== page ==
Tuesday, 21 December 2010


The second trimester is a wonderful time to go abroad, says almost every pregnancy related article I've read since becoming pregnant. Vitamin D is great for you and baby said another. Well we'd best go on holiday then! So, where shall we go, and when? Somewhere warm and sunny, Cyprus? (a favourite of mine) Nah! How about Prague! In december! And off we go....

I came home from work at the end of september to find P looking very guilty. From the look on his face I could tell something had gone on, and a look of 'that' nature suggested money had been spent. After some flapping and stuttering, and much redness around the cheeks, I learned Prague was in our future. Ive wanted to go to Prague for a while, I came close a few years ago but it fell through at the last moment, and P had wanted to go for some time too. Our date of departure: 13 december. I was around 10 weeks pregnant when it was booked, we worked out I would be around 22/23 weeks gone by the time we flew (that was before our scan put us back 6 days). 13 weeks seemed a very long time to wait.

Eventually the day dawned, albeit rather too quickly for P who had been singing the Messiah the night before, down in Bath, and only got home around 1am (we had to be on the train by 6.20am). The journey to, and our progression through the airport was fairly quick and painless. We were a litle concerned my passport may be refused as it was in my maiden name, and didnt match the name on the booking. I took the marriage certificate, just incase, and was rather pleased to discover that you can travel on a passport under your maiden name for 12 months after marriage (phew). We found ourselves seats in a Costa(fortune) coffee shop right by the departure gates and indulged in a spot of brekky (tea and toast for P, hot choc and almond croissant for me).

We left a dull and foggy Birmingham Airport 30 mins later than scheduled (air traffic control were having a lazy monday) and soared off into the skies.... and were blinded by the sun as soon as we broke through the cloud layer. An hour later we were over deepest darkest Europe, and saw our first glimpse of snow. A further 40 mins later we touched down in a very snowy and rather chilly Prague (it was minus 7 celcius). After a delay in meeting our transport we arrived at the hotel at around 3.30pm, and immediately set out to explore (read that as 'went out to play in the snow'). We walked down to Wenceslas Square for a quick mooch, found Debenhams, M&S and C&A, and the beginnings of the Christmas Market, which also provided our supper.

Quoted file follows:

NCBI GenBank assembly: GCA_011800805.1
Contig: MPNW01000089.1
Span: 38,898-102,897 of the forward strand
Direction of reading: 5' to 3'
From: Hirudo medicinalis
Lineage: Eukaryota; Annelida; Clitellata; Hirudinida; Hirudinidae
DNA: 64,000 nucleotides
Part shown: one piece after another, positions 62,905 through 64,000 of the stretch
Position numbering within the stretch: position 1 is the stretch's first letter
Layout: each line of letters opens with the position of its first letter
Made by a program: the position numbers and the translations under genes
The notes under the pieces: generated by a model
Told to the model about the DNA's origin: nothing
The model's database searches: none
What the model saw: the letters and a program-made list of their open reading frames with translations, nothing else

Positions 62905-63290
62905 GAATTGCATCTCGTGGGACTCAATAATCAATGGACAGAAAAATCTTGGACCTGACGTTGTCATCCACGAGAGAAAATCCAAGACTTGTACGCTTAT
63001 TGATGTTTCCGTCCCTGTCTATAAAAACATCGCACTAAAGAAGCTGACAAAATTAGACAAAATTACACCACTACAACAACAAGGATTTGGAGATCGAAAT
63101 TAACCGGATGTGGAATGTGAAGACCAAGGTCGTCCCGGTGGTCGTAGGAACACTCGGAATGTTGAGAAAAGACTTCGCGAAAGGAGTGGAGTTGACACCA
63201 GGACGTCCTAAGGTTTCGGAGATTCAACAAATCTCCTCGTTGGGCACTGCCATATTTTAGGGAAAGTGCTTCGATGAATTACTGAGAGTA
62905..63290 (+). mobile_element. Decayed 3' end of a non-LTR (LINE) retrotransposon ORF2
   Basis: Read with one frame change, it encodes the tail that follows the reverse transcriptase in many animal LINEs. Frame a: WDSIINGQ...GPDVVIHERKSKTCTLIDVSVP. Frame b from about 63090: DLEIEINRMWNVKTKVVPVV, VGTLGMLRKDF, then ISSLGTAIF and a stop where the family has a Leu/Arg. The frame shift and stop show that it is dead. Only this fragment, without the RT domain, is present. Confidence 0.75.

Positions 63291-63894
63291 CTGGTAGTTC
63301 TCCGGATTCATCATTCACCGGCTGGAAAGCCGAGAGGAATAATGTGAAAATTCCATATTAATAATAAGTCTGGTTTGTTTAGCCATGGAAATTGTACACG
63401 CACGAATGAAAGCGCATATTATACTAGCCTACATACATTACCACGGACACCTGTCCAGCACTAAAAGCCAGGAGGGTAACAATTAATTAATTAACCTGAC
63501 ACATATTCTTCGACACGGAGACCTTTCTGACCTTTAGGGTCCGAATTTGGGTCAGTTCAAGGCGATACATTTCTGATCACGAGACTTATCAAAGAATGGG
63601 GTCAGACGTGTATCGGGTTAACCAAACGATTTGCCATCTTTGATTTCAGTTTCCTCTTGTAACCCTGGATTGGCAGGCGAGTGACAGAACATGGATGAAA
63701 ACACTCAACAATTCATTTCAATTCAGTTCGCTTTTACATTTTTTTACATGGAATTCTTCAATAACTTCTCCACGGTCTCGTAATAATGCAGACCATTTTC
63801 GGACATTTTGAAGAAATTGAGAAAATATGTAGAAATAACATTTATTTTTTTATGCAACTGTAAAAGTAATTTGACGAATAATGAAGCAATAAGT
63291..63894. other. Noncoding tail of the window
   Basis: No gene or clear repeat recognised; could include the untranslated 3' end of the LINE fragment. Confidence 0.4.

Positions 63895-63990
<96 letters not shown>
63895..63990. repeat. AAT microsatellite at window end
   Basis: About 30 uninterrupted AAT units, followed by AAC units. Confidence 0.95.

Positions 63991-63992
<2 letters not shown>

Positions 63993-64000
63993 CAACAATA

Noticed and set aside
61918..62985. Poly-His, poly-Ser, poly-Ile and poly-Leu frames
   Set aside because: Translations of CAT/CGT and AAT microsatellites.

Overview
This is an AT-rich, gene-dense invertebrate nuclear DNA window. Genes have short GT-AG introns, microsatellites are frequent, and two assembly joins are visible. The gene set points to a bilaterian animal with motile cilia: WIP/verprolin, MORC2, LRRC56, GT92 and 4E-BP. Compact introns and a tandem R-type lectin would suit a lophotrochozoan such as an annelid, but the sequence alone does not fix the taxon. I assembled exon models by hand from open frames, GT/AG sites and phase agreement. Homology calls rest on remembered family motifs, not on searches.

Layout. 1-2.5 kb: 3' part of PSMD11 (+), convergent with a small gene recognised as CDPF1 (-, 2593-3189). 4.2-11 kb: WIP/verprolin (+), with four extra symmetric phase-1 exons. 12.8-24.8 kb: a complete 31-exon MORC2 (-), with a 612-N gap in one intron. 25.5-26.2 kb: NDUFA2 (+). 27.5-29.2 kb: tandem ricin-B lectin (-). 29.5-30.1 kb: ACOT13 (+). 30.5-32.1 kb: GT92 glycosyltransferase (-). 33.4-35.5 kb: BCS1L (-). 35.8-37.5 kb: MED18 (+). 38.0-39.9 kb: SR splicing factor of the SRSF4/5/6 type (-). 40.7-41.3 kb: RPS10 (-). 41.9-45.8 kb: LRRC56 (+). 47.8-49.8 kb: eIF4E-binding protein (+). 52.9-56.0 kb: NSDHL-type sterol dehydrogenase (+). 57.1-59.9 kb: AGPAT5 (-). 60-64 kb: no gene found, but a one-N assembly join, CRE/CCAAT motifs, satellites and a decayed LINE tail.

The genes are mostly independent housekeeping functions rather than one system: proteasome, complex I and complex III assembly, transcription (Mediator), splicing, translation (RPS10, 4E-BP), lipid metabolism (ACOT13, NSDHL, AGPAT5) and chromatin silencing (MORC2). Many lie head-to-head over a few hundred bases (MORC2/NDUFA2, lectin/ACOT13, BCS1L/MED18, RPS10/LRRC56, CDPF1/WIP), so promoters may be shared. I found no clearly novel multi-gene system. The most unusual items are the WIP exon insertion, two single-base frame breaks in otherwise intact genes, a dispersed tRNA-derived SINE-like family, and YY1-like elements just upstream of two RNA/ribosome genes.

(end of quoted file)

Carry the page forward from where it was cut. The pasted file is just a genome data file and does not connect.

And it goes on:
View down Wenceslas Square

We went for our first proper look around the following day, starting with the National Museum. They have a fab collection of natual history exhibits, skeletons and full size replicas of prehistoric beasties:

and some not so prehistoric beasties:

The Old Town Square was the absolute epitome of how I imagined Prague at Christmas would look; grand gothic and baroque-style buildings, the Christmas Market, horse drawn carriages and a huge Christmas tree, all finished off with inches of snow and huge fat snowflakes falling from the sky. It was really picturesque and quite lovely.

The most amazing part came on our penultimate night, when we were sat on the bed watching German TV. We were chatting about what we thought of our mini break, and would we come back, when we both felt the first proper kicks from the babies. I'd felt little flicks and pokes for a couple of weeks but nothing as definite as these. And they havent stopped since! Its a very odd feeling but also very reassuring. I'm sure that I wont be as keen in a few weeks time when they are almost too big to move around though...

Half way through!